Wiley - 100% Publishing
released 20 June 2011 on Big Dada
If you were Wiley, it would be perfectly reasonable to wish it were still 2003. Back then, the man born Richard Cowie was heralded as the leading light of an exciting and challenging new breed of hip-hop – UK grime. It was more brutal and sparse than its polished American cousin, and Wiley was set to take the charts by storm.
Except, he didn’t. Dizzee Rascal won the Mercury Prize with Boy In Da Corner (which Wiley guested on), and Wiley ended up with more critical than commercial success. Now on his seventh (seventh?!) album, it sadly seems he’s stuck at that moment where it all nearly happened.
UK hip-hop used to be something of a joke, and few people have done as much to change that perception than Wiley. However, music evolves, and the landscape today is very different to what it was eight years ago. Since then, Dizzee’s sanded down his rough edges and gone stratospheric, Roots Manuva has continued to innovate, and even dubstep acts (such as Burial) and dancehall MCs (like Toddla T) can be considered part of the mainstream.
All this leaves Wiley ploughing his furrow alone, still claiming he’s the ice-cold 'eski boy'. That said, Wiley clearly remains one of the best MCs around, and that kind of talent doesn’t just disappear. His rhymes are rich, varied and display an artist clearly in love with language. There’s a stack of superb lines to choose from, but you’d have to go some way to beat, I’m a time travel dude and the future can’t be altered / That’s why my life has never been as plain as ready salted.
Like the vast majority of rappers, Wiley likes to inform the listener of his own brilliance, but there’s self-doubt and paranoia creeping in round the edges. The title track is doubtful – nobody knows if it’s gonnawork overseas but you wait until I try – and on Numbers In Action, he acknowledges that People saying my last hit’s Rolex; a reference to his superb 2008 hit single, Wearing My Rolex. Perhaps this is an admission that after a prolific career, he’s becoming susceptible to stress and worry.
In hip-hop, verses can only take you so far, the beats are vital too, and this is where 100% Publishing starts to fall down. Entirely produced by Wiley himself, a lot of the album sounds simply like a man going through the motions. Stuck in his salad days, the problem isn’t so much what Wiley is doing, it’s what everyone else has done in the interim. There are inspired moments – there’s an almost ravey, Balearic feel to Your Intuition – but for the most part, it sounds tired.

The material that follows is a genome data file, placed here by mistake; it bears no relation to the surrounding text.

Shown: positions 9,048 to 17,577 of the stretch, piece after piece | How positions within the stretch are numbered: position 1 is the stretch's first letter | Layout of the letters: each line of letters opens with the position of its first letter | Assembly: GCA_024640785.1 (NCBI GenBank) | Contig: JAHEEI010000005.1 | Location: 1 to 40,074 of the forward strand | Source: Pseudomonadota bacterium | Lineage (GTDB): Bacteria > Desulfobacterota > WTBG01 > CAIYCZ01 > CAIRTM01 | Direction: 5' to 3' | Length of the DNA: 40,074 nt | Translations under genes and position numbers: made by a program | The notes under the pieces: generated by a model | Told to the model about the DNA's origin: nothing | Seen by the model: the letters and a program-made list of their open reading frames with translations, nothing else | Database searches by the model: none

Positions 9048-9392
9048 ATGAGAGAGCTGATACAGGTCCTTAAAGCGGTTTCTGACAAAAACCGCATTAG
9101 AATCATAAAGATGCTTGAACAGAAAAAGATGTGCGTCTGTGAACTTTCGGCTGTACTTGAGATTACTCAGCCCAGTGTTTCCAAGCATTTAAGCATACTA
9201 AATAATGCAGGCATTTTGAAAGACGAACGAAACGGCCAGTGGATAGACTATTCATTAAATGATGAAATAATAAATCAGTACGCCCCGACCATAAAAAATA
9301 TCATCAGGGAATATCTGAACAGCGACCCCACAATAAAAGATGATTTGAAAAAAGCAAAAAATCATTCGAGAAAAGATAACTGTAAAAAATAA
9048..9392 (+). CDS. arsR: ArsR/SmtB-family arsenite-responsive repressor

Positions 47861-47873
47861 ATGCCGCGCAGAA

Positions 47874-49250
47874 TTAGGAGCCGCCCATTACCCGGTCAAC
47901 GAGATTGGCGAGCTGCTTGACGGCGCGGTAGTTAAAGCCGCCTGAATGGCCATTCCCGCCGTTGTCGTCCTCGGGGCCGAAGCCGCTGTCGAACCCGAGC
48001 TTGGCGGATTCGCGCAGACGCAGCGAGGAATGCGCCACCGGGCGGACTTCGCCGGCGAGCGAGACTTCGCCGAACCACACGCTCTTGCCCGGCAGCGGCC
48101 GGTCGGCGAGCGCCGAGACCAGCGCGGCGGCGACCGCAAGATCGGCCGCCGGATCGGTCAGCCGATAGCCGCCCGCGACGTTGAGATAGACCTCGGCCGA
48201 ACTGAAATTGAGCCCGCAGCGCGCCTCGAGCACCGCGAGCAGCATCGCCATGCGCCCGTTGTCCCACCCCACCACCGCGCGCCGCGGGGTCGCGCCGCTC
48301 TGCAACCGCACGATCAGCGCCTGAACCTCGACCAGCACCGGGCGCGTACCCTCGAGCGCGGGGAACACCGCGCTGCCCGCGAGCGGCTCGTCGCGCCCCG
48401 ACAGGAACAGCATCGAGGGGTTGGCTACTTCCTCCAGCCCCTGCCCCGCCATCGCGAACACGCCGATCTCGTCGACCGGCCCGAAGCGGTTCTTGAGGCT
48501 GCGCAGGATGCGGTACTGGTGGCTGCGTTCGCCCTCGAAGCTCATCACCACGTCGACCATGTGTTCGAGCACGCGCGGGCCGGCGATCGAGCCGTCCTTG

Not just that, it’s muddled too. Like Roots and Dizzee, Wiley is a particularly British kind of lyricist, which is why the latter half of 100% Publishing’s forays into the smooth sounds of American hip-hop are so jarring. Again, it’s very 2003, but this time, it’s what was happening over the Atlantic rather than on the streets of London. A case in point is Talk About Life, which starts with a Mr. Scruff riff, tribal beats and addictive synths, and has the potential to comfortably be the best song on the whole record. However, the chorus arrives, and it’s an insipid, radio-friendly slice of characterless R&B. It’s enormously frustrating – Wiley boasts on Boom Boom Da Na that the weed won’t replace my legacy, but he could be wrong.
100% Publishing concludes with To Be Continued, and Wiley’s assertion: To be continued, ‘cos my work ain’t over / Get my mind right, I can make a body of work. This seems a fair summing up of the record; it has potential and is brimming with obvious talent, it’s just as if Wiley doesn’t have the requisite concentration or fire to see it through. Unfortunately, that line finishes with, See, I told ya, meaning Wiley seemingly believes this album is, in fact, his crowning achievement as an artist. Sadly, he’s mistaken, as 100% Publishing isn’t anything like the masterpiece it has the potential to be.